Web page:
Subject(s)
COVID-19/psychology , Video Games/psychology , Video Games/statistics & numerical data , Case-Control Studies , Databases, Factual , Humans , Relaxation , Stress, Psychological
19.
Front Public Health ; 9: 736617, 2021.
Article in English | MEDLINE | ID: covidwho-1581126

ABSTRACT

Objectives: During the coronavirus disease 2019 (COVID-19) self-quarantine period, the transition to online-course has profoundly changed the learning modes of millions of school-aged children and put them at an increased risk of asthenopia. Therefore, we aimed to determine associations of the total screen/online-course time with asthenopia prevalence among that children during the COVID-19 pandemic, and whether the associations were mediated by psychological stress. Methods: Asthenopia was defined according to a validated computer vision syndrome questionnaire (CVS-Q). We used CVS-Q to collect the frequency and intensity of 16 asthenopia-related eye symptoms of 25,781 children. Demographic features, eye care habits, visual disorders, lifestyle, psychological and environmental factors, were also collected. Results: The overall asthenopia prevalence was 12.1%, varying from 5.4 to 18.2% across grade/gender-classified subgroups. A 100-h increment of total screen/online-course time were associated with an increased risk of asthenopia by 9% [odds ratio (OR) = 1.09] and 11% (OR = 1.11), respectively. Mediation analysis showed that the proportions of total effects mediated by psychological stress were 23.5 and 38.1%, respectively. Age, female gender, having myopia or astigmatism, bad habits when watching screens were also risk factors. Conversely, keeping 34-65 cm between eyes and screen, increased rest time between classes, and increased eye exercise were all associated with a decreased risk. Conclusion: Our study indicated that the influence of long total screen or online-course time on psychological stress increases asthenopia risk. The findings of this study have provided a new avenue for intervening screen-related asthenopia in addition to incorporating a reasonable schedule of online courses into educational policy.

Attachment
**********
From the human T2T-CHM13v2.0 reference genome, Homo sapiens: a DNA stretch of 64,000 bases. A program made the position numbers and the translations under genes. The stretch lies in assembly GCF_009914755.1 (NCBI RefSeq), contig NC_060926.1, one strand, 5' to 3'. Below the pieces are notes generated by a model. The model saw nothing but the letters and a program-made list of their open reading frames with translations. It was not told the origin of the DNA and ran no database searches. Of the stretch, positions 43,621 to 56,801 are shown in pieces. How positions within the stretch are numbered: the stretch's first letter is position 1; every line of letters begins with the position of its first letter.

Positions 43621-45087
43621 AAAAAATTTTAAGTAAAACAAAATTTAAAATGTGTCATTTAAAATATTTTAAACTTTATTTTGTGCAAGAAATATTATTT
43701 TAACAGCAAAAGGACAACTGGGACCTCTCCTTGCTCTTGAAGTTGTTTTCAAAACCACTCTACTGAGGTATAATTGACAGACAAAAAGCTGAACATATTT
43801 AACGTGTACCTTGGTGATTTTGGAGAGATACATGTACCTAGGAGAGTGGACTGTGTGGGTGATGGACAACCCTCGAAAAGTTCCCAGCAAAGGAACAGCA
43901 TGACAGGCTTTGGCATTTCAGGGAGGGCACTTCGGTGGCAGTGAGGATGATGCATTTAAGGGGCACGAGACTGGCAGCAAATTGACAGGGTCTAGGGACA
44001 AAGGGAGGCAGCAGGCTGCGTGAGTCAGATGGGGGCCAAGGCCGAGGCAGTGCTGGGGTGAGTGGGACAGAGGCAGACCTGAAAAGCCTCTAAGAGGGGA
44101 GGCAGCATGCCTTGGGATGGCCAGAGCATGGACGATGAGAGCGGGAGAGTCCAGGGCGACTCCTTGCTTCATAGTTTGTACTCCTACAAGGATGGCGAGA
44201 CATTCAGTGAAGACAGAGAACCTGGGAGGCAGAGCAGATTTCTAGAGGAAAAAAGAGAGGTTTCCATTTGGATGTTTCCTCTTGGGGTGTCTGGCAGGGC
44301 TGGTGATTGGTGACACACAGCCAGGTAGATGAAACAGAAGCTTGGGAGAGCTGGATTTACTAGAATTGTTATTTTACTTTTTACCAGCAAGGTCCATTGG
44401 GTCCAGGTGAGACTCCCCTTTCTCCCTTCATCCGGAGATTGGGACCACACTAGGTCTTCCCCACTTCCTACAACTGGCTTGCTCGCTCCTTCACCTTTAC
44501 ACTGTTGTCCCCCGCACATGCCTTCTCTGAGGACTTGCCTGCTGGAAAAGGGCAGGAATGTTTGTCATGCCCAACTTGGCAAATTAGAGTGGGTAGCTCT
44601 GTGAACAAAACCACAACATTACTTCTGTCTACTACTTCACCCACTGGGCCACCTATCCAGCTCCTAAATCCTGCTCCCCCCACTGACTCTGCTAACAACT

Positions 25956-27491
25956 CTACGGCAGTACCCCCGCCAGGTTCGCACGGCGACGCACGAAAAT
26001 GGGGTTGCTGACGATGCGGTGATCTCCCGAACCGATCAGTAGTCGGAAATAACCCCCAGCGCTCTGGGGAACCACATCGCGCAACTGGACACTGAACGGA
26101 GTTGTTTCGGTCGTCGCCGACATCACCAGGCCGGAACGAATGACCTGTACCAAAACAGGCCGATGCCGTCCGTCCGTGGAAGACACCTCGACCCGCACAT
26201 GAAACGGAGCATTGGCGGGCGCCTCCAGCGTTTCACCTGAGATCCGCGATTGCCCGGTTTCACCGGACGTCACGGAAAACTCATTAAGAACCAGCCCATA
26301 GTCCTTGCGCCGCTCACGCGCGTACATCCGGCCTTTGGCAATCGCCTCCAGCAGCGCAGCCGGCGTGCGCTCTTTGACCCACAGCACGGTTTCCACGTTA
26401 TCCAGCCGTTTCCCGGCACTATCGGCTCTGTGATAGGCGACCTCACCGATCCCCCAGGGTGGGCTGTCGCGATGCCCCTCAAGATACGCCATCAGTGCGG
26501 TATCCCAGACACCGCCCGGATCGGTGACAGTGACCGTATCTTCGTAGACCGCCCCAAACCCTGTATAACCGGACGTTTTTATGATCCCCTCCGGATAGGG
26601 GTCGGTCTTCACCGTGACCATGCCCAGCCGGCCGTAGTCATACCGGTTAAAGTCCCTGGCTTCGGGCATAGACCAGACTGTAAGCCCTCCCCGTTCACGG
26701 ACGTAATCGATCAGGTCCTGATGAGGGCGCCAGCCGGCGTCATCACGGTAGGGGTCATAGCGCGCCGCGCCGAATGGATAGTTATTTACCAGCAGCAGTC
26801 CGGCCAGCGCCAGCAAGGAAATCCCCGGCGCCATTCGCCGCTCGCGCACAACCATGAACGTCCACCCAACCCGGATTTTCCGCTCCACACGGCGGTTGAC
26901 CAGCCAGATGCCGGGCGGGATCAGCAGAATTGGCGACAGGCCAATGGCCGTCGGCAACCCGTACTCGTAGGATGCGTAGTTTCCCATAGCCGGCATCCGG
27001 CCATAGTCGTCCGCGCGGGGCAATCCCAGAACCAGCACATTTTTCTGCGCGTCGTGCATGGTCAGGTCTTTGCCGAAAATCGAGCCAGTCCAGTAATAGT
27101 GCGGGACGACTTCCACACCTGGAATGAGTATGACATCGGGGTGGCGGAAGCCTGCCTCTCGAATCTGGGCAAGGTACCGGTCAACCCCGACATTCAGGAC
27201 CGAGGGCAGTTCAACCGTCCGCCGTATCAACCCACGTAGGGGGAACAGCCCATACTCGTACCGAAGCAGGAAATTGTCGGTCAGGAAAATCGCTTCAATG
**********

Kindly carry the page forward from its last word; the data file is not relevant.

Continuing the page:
Subject(s)
Asthenopia , COVID-19 , Asthenopia/epidemiology , Asthenopia/etiology , Child , Female , Humans , Pandemics , SARS-CoV-2 , Stress, Psychological/epidemiology
20.
Clin Psychol Psychother ; 28(6): 1315-1316, 2021 11.
Article in English | MEDLINE | ID: covidwho-1589143